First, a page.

After conducting extensive research and analysis of video conference services, we recommend Skype for Business as the best inexpensive video conference service.
Already prepared to choose a video conference service? Here's a breakdown of our complete coverage:
- Choosing a Video Conference Service: A Buyer's Guide
- ClickMeeting: Best Overall Video Conference Service for Business
- Join.me: Best Video Conference Service for Many Participants
- Amazon Chime + Vonage: Best Cloud-Based Video and Phone Conferencing Collaboration Tools
Why Skype for Business?
Most video conference services require you to make the choice between paying higher prices to get more robust features or forgoing them for a cheaper price. Skype for Business, however, is an affordable and effective tool that retains its most valuable assets. You'll spend less each month on this service than for most others, but you won't have to sacrifice reliability, high-definition video feeds or the most essential features of video conferencing software. Moreover, the large conference rooms and ability to stream multiple video feeds at once make Skype for Business a good tool for hosting many participants in a single meeting.
In September 2017, Microsoft announced that it will replace Skype for Business with Microsoft Teams, though it has not given a timeline for the transition at this time. Microsoft Teams will allow users to make calls, hold meetings and collaborate with others from a single place.
The No. 1 highlight of Skype for Business is its affordable cost. There are two packages that include Skype for Business (along with other Microsoft Office software), so it's important to know what you really need before you buy. However, if you don't already own a license to use Microsoft Office applications, this could be a cost-effective way to bundle those services. Up to 250 participants can be included in a Skype for Business conference under either of these plans. Skype for Business also offers a 30-day free trial.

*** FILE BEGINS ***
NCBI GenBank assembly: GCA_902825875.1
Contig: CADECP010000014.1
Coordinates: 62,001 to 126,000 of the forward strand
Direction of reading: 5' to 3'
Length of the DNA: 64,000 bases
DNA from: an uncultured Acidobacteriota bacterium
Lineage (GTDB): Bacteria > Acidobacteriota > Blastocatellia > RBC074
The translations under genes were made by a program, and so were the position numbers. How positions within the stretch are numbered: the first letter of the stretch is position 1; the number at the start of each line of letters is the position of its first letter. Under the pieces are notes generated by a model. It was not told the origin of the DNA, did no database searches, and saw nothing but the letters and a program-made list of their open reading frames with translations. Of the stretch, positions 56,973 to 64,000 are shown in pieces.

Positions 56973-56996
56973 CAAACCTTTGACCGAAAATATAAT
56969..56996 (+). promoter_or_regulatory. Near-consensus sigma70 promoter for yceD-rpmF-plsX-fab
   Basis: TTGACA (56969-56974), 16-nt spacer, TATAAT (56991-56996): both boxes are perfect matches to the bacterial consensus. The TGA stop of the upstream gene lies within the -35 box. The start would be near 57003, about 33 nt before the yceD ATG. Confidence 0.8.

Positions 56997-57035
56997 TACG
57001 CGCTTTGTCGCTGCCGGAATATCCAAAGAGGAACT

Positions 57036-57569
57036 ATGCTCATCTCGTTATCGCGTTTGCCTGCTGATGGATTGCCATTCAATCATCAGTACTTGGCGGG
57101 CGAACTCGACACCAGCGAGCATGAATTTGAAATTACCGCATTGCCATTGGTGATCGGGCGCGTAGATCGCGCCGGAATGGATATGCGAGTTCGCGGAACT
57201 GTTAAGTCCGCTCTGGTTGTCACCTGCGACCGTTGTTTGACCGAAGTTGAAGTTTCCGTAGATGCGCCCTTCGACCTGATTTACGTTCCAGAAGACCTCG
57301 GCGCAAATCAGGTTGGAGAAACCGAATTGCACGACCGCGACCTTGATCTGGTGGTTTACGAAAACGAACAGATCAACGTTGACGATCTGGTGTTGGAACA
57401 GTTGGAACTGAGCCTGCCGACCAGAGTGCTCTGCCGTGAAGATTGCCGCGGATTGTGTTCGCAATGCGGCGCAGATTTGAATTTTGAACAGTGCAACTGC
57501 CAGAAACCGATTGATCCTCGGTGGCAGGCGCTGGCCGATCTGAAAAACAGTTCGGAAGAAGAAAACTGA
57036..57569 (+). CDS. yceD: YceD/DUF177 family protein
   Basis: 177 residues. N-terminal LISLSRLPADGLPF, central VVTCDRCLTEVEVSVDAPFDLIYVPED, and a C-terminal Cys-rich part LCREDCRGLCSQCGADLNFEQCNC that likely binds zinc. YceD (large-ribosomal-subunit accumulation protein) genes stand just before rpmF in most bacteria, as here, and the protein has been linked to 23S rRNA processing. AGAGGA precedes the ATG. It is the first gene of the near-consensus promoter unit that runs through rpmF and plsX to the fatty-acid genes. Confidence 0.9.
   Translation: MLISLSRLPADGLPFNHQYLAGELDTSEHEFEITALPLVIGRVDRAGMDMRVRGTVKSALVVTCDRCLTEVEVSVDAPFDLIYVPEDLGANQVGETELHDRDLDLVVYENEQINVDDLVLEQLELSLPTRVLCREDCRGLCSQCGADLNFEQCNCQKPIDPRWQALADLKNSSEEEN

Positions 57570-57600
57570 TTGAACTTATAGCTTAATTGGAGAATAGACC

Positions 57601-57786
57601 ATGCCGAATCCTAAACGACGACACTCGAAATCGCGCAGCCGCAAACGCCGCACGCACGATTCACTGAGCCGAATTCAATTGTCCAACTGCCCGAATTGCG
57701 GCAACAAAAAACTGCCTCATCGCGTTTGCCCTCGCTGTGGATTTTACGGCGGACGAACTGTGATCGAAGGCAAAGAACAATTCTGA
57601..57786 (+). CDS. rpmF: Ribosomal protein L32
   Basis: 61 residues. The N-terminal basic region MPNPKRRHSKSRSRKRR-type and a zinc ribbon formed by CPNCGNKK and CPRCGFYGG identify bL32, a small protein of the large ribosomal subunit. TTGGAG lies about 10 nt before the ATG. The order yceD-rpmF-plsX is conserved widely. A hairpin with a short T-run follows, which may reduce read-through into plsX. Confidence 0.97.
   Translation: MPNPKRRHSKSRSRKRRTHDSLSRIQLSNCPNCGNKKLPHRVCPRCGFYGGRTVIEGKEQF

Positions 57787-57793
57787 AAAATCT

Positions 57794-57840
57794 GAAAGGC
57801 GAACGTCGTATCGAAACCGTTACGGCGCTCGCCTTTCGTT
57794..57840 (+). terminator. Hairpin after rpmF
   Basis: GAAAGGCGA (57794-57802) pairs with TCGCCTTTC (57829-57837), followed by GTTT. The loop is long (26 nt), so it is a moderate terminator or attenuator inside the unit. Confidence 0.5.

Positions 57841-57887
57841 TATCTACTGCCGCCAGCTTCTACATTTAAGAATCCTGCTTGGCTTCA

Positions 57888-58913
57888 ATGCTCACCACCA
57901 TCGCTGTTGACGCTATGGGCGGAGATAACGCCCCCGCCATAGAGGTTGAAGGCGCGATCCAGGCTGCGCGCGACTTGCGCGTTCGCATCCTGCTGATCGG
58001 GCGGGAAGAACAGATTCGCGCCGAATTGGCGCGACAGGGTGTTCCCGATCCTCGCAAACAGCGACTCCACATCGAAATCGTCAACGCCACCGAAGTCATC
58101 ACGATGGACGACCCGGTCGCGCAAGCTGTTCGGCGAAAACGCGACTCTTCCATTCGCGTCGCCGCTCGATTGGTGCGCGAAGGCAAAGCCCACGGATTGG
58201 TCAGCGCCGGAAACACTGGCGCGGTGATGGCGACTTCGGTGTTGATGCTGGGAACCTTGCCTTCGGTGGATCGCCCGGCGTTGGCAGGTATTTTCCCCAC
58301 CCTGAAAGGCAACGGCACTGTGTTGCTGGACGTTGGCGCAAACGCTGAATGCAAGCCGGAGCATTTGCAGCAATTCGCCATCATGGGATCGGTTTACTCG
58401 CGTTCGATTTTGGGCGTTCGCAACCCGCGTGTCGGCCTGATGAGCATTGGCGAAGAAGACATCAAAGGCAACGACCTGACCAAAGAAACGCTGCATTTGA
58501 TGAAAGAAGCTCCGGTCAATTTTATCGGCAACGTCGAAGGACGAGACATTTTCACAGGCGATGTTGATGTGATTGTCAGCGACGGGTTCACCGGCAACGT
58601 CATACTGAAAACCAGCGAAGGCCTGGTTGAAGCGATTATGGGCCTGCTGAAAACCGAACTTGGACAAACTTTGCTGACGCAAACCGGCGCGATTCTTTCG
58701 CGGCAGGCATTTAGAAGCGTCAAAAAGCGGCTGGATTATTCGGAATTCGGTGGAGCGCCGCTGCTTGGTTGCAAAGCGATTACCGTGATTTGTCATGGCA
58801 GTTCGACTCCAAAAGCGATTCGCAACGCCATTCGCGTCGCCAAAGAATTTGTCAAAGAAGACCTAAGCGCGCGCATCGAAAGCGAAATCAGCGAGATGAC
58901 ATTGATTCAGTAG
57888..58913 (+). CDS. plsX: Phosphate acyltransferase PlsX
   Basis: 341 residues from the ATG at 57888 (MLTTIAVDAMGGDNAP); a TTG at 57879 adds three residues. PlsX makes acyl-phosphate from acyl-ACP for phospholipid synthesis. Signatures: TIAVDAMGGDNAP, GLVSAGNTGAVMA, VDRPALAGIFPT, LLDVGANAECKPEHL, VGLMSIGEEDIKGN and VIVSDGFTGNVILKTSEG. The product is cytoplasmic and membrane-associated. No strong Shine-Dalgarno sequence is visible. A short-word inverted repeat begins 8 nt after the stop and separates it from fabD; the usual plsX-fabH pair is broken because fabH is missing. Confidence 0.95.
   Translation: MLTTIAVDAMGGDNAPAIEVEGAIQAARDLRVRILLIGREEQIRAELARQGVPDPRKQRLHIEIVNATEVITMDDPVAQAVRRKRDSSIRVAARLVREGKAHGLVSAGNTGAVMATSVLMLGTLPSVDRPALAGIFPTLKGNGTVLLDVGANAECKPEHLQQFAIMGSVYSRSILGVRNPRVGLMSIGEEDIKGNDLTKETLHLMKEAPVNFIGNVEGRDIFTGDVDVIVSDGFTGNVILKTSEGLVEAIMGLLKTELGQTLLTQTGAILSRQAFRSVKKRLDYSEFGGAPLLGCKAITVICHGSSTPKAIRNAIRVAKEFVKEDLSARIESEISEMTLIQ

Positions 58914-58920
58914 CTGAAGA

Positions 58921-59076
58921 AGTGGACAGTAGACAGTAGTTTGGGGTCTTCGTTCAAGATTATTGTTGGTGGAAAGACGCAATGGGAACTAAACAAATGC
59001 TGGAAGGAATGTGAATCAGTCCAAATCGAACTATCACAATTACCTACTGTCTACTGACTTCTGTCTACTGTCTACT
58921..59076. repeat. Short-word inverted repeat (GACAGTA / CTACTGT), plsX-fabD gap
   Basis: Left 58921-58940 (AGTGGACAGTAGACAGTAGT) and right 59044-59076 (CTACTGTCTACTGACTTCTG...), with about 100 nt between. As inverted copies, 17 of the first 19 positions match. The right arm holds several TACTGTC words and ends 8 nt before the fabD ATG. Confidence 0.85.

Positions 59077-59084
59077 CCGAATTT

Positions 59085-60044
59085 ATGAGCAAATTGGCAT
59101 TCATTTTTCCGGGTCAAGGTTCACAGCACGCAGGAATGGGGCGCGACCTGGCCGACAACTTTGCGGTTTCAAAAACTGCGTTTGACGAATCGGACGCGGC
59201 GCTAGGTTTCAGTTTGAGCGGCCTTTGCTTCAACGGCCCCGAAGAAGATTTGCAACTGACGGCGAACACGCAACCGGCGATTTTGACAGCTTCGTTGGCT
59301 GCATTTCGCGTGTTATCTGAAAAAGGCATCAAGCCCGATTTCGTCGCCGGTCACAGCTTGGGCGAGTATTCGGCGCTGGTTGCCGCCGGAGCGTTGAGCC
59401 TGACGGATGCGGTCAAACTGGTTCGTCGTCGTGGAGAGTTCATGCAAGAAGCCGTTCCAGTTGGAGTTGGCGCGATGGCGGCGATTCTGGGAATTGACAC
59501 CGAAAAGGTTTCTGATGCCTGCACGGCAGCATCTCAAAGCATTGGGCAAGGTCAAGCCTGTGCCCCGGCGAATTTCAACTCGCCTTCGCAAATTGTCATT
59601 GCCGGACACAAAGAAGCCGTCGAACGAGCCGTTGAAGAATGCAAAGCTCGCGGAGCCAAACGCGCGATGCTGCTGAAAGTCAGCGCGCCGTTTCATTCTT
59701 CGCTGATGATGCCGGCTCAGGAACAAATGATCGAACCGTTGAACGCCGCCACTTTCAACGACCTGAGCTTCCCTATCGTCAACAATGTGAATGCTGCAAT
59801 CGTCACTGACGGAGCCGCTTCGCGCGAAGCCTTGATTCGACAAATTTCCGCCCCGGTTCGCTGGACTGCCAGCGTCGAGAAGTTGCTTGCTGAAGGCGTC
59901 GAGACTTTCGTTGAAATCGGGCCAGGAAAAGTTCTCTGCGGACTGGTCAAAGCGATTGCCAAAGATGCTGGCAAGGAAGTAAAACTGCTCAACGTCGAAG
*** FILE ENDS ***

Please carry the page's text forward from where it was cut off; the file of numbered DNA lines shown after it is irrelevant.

Microsoft Office Business Essentials:
- $5 per user, per month
- Includes group IM, audio and video calling
- Web-only access to Microsoft Word, Excel and PowerPoint
- 1TB of data storage
Microsoft Office 365 Business Premium:
- $12.50 per user, per month
- Includes group HD video, desktop and app sharing, and meeting recording
- Allows scheduling via Outlook, remote desktop control and pre-meeting lobby
- Access to all Microsoft Office applications
Skype for Business is also included in some of the Microsoft Office 365 enterprise plans, but the video conferencing application is not the primary focus of those offerings. You can take a look at the more comprehensive packages here.
Skype for Business has a variety of uses beyond video conferencing. When you purchase Skype for Business primarily as a video conference tool, you also get a text chat platform, the ability to make audio calls, and a way to send files quickly and easily (even without setting up a video meeting). Here are some of the features it includes:
- App integration: Skype for Business gives you complete integration with Microsoft Office applications to help users upload and share documents easily. A major benefit of Skype for Business is its seamless integration with other Microsoft products. Beyond Microsoft products, Skype for Business can integrate with iOS, Android and macOS applications.
- Audio calling: Skype for Business allows audio calls in addition to video conferences, so if you need to speak with somebody but it doesn't quite warrant a meeting, you can give them a ring instead.
- Chat application: The most passive function of Skype for Business is its use as a chat client. A small window on your desktop allows you to see who is currently online, away or in do-not-disturb mode, as well as organize colleagues into groups for quick reference. From this window, you can invite participants to a video conference or just send them a quick note or some documents.